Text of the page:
5. Writing Takes Longer Than You Think

Wring is not easy; it takes forever and a day. It takes longer than you think, and there is nothing wrong with that, so don't get disheartened by your lack of progress.

This is how you do it: you sit down at the keyboard, and you put one word after another until it's done. It's that easy, and that hard." —Quote from Neil Gaiman. Illustration. black. white. yellow

6. Editing Takes Even Longer Than Writing

This might comfort the writer who dreads finishing their book because they fear putting it out into the world. Finishing your book is an achievement, but you have much more work ahead of you. Editing takes twice as long as writing.

"The only kind of writing is rewriting." ― Quote by Ernest Hemingway. Image. Illustration. Picture. Pink. Yellow

7. It’s Really Hard to Keep Track of Changes and Edits

There are index cards, excel spreadsheets, and all sorts of tips to help you deal with this problem. None of them really helped, or they help with the broader elements of the story but not the tiny details. The tiny details are what get you. Ever read a professionally published book where the main character's hair color changes in the middle of the book? Yeah, I have. This is a problem across the board. It's not just you. One of my main characters had at least three different eye colors. Characters spontaneously changed names—these aren't even particularly small details, but I still got caught in the web.

I told my protagonist something, forgot I told her, and then told her again three chapters later. And that's not even broaching the scenes that you'll write, delete out, and then forget that you deleted it.

It's easy enough to say, wait to make changes until you start editing, but sometimes these small changes have a ripple effect, and you want to avoid getting caught in it later. The best approach is to just embrace the chaos. It's going to happen. Even the best writers have inconsistencies. Sometimes a change made in chapter two will affect a line in chapter ten. It's part of it.

I suggest keeping one master document or place where you track changes and information. Early on, I made the mistake of using Scrivener templates and jotting down notes on my iPad. The often contrary duplication was more confusing than making no notes at all. Every writer is different, but I don't find the Scrivener templates very useful. They are more geared towards the plotting phase than the writing phase. The excess of files is annoying, as I can't see what's happening at a glance. Instead, I use an excel document with key plot points, information, character names, and basic description. I keep it open whenever I'm working on my book. It's working relatively well. I'm still on the hunt for a corkboard where I can pin character descriptions on my wall.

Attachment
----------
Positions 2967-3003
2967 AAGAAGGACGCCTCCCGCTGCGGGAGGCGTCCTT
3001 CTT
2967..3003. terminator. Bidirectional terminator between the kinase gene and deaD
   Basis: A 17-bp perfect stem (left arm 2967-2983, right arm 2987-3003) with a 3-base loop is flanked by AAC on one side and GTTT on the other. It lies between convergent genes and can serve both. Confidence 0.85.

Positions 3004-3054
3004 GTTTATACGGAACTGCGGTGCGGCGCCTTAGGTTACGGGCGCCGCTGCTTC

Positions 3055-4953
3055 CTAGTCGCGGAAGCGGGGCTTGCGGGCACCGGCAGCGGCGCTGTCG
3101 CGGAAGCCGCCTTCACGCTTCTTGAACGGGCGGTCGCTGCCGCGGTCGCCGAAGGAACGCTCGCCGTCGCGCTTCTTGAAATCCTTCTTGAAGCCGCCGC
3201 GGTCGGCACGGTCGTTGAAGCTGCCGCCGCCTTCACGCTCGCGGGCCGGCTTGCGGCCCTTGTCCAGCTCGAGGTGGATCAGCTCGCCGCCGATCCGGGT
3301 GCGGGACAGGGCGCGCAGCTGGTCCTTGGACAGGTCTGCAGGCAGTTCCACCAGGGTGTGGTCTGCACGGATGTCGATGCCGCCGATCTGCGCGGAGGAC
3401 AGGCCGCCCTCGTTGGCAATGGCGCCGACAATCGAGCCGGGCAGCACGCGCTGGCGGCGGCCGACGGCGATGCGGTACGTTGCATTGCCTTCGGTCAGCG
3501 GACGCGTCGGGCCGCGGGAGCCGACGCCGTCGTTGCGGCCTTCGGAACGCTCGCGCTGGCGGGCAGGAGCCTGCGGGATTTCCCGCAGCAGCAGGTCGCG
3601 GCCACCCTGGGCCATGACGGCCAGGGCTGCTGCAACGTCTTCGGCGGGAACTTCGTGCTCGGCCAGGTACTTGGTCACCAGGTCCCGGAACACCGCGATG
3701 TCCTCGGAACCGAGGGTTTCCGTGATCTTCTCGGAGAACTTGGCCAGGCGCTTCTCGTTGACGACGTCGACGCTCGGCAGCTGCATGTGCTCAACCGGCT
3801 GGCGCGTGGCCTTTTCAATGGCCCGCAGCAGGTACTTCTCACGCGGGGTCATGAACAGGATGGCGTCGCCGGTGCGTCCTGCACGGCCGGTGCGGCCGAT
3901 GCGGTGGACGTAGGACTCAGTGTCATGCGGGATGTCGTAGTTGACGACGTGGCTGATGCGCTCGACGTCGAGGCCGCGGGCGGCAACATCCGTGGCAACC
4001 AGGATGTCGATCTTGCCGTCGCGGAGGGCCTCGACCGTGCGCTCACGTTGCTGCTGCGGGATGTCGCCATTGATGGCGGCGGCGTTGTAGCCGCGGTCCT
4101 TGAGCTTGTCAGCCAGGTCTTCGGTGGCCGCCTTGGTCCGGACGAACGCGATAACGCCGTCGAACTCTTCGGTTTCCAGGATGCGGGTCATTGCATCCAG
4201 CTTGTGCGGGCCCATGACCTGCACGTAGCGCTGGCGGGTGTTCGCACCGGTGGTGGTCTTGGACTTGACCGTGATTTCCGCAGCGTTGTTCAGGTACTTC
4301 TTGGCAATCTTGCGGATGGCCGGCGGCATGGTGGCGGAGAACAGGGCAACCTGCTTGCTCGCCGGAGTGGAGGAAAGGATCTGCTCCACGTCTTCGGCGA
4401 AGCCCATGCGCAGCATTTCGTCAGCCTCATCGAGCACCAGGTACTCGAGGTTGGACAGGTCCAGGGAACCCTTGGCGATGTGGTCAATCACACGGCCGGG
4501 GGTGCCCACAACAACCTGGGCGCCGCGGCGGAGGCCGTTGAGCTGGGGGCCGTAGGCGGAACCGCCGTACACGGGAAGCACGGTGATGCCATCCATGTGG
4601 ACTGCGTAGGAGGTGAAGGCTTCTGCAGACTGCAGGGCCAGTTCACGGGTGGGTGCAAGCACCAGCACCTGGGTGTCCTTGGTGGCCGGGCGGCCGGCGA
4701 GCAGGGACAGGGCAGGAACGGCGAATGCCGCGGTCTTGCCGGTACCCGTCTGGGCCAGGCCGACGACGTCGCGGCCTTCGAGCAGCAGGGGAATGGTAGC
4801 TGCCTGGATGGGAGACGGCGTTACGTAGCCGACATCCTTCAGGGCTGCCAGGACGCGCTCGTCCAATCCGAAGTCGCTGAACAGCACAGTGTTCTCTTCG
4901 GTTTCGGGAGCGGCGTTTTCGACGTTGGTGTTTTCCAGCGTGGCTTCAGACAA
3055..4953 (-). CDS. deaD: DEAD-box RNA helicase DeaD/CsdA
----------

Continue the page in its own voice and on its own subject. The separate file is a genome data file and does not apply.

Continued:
8. It's All About POV

Understanding point of view is vital to any story. It's the backbone of your writing; everything will be easier if you understand it. POV determines how the story is written, what the reader knows, and what they don't know. What the characters know and what they need to discover. With a good grasp on point of view, your characters will flow smoothly.

"Places are never just places in a piece of writing. If they are, the author has failed. Setting is not inert. It is activated by point of view." ― Quote by Carmen Maria Machado.

Brush up on POVS:

9. Formatting And Grammar Will Get You Far

New writers waste a lot of their time trying to make scenes make sense through writing instead of through formatting. You don't have to say that the speaker's words trailed off; you can use ellipses... An em dash— indicates an interruption. Using a new paragraph lets the reader know there is a new idea, a new speaker, or a change. A lot of the little nuances of writing come down to formatting and grammar.

"People who think that grammar is just a collection of rules and restrictions are wrong. If you get to like it, grammar reveals the hidden meaning of history, hides disorder and abandonment, links things and brings opposites together. Grammar is a wonderful way of organising the world how you'd like it to be." — Quote by Delphine de Vigan. illustration

Read my review of Grammarly, and Hemingway Editor

10. There Is a Whole World of People on the Internet Trying to Help You Finish Your Book